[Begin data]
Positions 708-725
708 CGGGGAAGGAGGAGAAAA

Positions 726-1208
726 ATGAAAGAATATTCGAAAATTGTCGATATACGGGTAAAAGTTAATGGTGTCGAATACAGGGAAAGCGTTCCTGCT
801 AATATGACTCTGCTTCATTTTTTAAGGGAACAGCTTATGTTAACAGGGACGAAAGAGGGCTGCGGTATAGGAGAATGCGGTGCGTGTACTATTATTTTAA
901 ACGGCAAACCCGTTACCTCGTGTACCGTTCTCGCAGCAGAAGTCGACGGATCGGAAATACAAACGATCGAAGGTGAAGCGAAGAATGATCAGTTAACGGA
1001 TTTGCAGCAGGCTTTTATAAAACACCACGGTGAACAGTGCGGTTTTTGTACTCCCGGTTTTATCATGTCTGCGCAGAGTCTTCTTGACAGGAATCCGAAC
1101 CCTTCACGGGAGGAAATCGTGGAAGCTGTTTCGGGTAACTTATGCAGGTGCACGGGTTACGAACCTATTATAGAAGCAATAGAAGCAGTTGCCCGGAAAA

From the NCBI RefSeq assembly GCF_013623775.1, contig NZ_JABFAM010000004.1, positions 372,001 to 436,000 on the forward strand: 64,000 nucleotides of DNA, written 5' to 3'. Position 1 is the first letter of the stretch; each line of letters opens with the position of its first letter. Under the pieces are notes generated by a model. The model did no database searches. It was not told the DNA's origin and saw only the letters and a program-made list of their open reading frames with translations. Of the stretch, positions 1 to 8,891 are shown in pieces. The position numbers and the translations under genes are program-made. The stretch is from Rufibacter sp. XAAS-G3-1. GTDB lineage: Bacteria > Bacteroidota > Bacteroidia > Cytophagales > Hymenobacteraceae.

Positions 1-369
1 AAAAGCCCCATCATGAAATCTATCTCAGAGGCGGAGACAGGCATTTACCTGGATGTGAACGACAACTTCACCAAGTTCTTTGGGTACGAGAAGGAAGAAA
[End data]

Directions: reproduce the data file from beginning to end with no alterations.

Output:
Positions 708-725
708 CGGGGAAGGAGGAGAAAA

Positions 726-1208
726 ATGAAAGAATATTCGAAAATTGTCGATATACGGGTAAAAGTTAATGGTGTCGAATACAGGGAAAGCGTTCCTGCT
801 AATATGACTCTGCTTCATTTTTTAAGGGAACAGCTTATGTTAACAGGGACGAAAGAGGGCTGCGGTATAGGAGAATGCGGTGCGTGTACTATTATTTTAA
901 ACGGCAAACCCGTTACCTCGTGTACCGTTCTCGCAGCAGAAGTCGACGGATCGGAAATACAAACGATCGAAGGTGAAGCGAAGAATGATCAGTTAACGGA
1001 TTTGCAGCAGGCTTTTATAAAACACCACGGTGAACAGTGCGGTTTTTGTACTCCCGGTTTTATCATGTCTGCGCAGAGTCTTCTTGACAGGAATCCGAAC
1101 CCTTCACGGGAGGAAATCGTGGAAGCTGTTTCGGGTAACTTATGCAGGTGCACGGGTTACGAACCTATTATAGAAGCAATAGAAGCAGTTGCCCGGAAAA

From the NCBI RefSeq assembly GCF_013623775.1, contig NZ_JABFAM010000004.1, positions 372,001 to 436,000 on the forward strand: 64,000 nucleotides of DNA, written 5' to 3'. Position 1 is the first letter of the stretch; each line of letters opens with the position of its first letter. Under the pieces are notes generated by a model. The model did no database searches. It was not told the DNA's origin and saw only the letters and a program-made list of their open reading frames with translations. Of the stretch, positions 1 to 8,891 are shown in pieces. The position numbers and the translations under genes are program-made. The stretch is from Rufibacter sp. XAAS-G3-1. GTDB lineage: Bacteria > Bacteroidota > Bacteroidia > Cytophagales > Hymenobacteraceae.

Positions 1-369
1 AAAAGCCCCATCATGAAATCTATCTCAGAGGCGGAGACAGGCATTTACCTGGATGTGAACGACAACTTCACCAAGTTCTTTGGGTACGAGAAGGAAGAAA